What’s your favorite theme you’ve made so far? Why?
Whatever one I’m currently working on, because it’s definitely my best work to date. :) :) :) But seriously, I think I’ll say “Teenage Mutant Ninja Turtles.” That was the first request I ever did where the requester asked for a specific style (and I think I only did style requests maybe 2 other times, one being a reggae “Powerpuff Girls”). Prior to that, people just said “Do show X or Y” and I did whatever style came up. I was nervous doing it (it happened right after the Laser Time article and I wasn’t sure if I’d be able to handle the pressure), but somehow I managed to make something that hit all the right buttons for fans of the show. People went pretty nuts over it and the original requester has thanked me like 5 separate times now. I guess it made people feel like kids again, even though it’s kind of a dumb song (and I say that lovingly). I did watch it as a kid, but I remember none of it now aside from character names and pizza-fixation (but really, is there anything else to TMNT?).
You said you feel this project and your more serious venture, Girls Who Care, are inextricably linked. I’d agree for a number of reasons, but specifically, how do you see the projects influence one another?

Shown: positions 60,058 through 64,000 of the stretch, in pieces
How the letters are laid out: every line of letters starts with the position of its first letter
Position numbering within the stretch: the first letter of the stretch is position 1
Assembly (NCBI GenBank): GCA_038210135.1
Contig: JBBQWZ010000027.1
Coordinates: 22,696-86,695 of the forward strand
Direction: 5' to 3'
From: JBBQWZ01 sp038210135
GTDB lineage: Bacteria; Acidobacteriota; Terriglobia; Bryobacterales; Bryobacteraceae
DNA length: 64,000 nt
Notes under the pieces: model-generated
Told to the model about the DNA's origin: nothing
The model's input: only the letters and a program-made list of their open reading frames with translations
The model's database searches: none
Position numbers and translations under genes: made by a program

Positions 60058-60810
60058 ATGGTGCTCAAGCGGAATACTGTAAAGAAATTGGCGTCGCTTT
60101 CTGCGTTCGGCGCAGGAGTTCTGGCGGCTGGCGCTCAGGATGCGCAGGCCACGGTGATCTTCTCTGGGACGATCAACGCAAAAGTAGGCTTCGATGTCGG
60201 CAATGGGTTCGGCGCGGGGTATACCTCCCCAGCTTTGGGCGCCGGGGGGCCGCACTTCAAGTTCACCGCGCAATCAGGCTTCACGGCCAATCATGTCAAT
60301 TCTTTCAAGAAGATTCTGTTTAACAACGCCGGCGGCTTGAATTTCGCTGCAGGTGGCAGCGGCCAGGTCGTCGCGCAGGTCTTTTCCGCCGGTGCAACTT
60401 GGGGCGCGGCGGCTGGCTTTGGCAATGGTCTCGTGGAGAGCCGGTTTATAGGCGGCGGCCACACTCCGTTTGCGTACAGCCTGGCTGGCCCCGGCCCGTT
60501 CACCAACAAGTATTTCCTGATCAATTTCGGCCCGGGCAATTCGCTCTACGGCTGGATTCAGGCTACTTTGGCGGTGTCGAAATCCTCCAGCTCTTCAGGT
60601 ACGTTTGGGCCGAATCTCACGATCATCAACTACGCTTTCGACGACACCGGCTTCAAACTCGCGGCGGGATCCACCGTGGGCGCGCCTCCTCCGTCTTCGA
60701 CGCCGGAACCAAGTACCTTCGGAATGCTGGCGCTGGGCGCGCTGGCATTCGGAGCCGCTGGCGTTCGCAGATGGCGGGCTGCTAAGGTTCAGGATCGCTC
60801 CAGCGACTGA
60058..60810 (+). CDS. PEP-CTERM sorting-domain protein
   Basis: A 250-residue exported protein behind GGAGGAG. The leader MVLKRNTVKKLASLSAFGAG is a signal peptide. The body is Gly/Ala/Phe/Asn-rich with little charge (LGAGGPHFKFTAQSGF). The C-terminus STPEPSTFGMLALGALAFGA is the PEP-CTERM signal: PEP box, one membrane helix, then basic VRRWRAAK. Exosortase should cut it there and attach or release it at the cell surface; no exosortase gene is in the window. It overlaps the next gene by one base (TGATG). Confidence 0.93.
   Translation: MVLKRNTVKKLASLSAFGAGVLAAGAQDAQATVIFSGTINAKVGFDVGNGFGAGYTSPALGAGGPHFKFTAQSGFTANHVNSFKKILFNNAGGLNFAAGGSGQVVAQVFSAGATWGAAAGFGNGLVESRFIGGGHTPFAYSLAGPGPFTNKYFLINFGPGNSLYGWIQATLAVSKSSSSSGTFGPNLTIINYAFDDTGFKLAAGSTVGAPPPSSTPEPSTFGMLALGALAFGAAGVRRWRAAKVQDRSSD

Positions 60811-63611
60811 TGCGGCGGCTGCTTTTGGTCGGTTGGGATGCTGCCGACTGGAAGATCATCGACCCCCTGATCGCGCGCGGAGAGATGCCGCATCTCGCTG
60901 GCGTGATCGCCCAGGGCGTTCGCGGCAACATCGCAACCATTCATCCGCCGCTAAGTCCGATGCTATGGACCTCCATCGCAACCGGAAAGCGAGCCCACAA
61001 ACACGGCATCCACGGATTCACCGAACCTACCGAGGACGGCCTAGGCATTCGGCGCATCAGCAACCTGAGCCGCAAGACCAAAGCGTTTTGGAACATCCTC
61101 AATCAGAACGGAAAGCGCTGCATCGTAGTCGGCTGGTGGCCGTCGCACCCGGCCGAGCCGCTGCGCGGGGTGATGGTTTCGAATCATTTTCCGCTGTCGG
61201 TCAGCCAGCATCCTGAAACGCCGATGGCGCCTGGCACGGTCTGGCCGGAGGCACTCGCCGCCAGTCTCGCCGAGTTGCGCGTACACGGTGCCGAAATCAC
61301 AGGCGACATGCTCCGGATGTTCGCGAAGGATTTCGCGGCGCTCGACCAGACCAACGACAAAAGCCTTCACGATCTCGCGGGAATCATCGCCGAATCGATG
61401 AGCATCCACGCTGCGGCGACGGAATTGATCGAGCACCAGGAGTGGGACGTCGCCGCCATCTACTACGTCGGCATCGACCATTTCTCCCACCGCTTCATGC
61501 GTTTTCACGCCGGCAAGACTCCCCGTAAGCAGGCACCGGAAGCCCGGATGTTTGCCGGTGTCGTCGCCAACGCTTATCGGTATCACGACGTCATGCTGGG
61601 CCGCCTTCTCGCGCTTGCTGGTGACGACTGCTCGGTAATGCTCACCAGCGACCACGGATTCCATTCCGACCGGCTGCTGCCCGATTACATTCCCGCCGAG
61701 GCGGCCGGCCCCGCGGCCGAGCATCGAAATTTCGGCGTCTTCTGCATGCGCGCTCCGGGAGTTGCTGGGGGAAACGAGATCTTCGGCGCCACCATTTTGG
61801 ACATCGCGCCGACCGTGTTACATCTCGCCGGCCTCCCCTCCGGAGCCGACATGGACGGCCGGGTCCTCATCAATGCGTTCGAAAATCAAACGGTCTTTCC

The easiest way to answer this question is to talk about a phenomenon I’ve been witnessing since I started writing both joke and serious music. Oftentimes people say things about Hot Dad songs like, “This is hilarious, but it’s also a legitimately good song” or “It’s a shame you wasted a song this good on a topic so dumb.” Initially, I was really scared of those kinds of statements. I mean, like, whoa, I’ve made a stupid song about topic A or B, but I should definitely use this for a real song later or else I’m crazy. Well, I’ve never done that once, and I’m okay with it. The songs just fall into their right place. Having a song be “wasted on a bad topic” is like another layer of comedy, to be honest, and I love having all of those layers. A lot of the time it’s some insanely dumb phrase in my head that inspires a whole song, compositionally strong or not, and I just want to respect that chain of inspiration.